good faith dispute
A "good faith dispute" that any wages are due occurs when an employer presents a defense, based in law or fact which, if successful, would preclude any recovery on the part of the employee. The fact that a defense is ultimately unsuccessful will not preclude a finding that a "good faith dispute" did exist if the defense was reasonable and presented in good faith. Defenses presented, which, under all the circumstances, are unsupported by any evidence, are unreasonable, or are presented in bad faith, will preclude a finding of a "good faith dispute." Title 8, California Code of Regulations, Section 13520
Gratuity means any tip, gratuity, money, or part thereof that has been paid or given to or left for an employee by a patron of a business over and above the actual amount due the business for services rendered or for goods, food, drink, or articles sold or served to the patron. Any amounts paid directly by a patron to a dancer employed by an employer subject to IWC Order No. 5 or 10 shall be deemed a gratuity. Labor Code Section 350(e)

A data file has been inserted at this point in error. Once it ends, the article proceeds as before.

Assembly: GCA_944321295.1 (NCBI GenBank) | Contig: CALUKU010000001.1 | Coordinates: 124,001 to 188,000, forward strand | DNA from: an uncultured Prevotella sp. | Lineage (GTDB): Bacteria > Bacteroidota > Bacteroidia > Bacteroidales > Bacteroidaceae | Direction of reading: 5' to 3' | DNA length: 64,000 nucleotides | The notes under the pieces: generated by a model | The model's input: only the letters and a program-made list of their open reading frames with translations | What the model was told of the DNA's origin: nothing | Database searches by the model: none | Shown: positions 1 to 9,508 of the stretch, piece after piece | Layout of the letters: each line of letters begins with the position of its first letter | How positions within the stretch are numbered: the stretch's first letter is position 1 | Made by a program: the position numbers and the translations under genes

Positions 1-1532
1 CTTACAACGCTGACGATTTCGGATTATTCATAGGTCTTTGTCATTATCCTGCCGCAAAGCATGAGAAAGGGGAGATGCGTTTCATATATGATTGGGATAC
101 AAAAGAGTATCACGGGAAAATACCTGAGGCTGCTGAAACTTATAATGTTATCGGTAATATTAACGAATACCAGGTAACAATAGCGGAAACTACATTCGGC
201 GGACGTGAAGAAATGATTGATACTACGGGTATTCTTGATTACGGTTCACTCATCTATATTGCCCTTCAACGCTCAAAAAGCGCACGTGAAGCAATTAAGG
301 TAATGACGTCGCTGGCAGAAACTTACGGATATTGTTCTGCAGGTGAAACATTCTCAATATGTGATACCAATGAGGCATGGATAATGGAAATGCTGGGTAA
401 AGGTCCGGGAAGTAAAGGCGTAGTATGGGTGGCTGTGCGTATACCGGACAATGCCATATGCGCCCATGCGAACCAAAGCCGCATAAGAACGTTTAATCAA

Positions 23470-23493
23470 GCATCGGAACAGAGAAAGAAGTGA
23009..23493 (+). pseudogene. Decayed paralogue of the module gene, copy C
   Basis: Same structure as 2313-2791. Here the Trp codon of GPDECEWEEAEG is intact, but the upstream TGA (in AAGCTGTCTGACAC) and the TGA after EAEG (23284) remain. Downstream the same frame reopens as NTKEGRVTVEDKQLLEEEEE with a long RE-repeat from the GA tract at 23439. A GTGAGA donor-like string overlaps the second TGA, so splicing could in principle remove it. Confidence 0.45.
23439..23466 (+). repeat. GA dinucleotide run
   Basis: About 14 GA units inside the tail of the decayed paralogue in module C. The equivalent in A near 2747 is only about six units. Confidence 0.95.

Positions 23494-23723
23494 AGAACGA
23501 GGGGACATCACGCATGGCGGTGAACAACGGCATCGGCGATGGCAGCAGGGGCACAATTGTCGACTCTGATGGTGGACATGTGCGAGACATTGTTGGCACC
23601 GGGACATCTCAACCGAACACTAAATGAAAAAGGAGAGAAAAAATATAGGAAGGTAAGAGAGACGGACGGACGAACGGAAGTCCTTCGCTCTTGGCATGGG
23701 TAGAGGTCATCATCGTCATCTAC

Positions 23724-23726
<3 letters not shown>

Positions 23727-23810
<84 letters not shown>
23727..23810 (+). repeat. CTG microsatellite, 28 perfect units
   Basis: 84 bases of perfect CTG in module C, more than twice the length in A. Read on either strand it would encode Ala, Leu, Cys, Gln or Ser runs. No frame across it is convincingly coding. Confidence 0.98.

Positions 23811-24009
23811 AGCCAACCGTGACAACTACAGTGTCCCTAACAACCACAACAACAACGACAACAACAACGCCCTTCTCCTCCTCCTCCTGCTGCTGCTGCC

"Gross" negligence has been defined as an extreme departure from the ordinary standard of conduct, as an entire failure to exercise care, as the exercise of so slight a degree of care as to justify the belief that there was an indifference to the interest and welfare of others, and as that want of care that raises a presumption of conscious indifference to consequences. A determination of gross negligence is a legal conclusion that can only be arrived at by a court of law.
The distinction between ordinary negligence and gross negligence amounts to a rule of policy that a failure to exercise due care in those situations where the risk of harm is great will give rise to legal consequences harsher than those arising from negligence in less hazardous situations.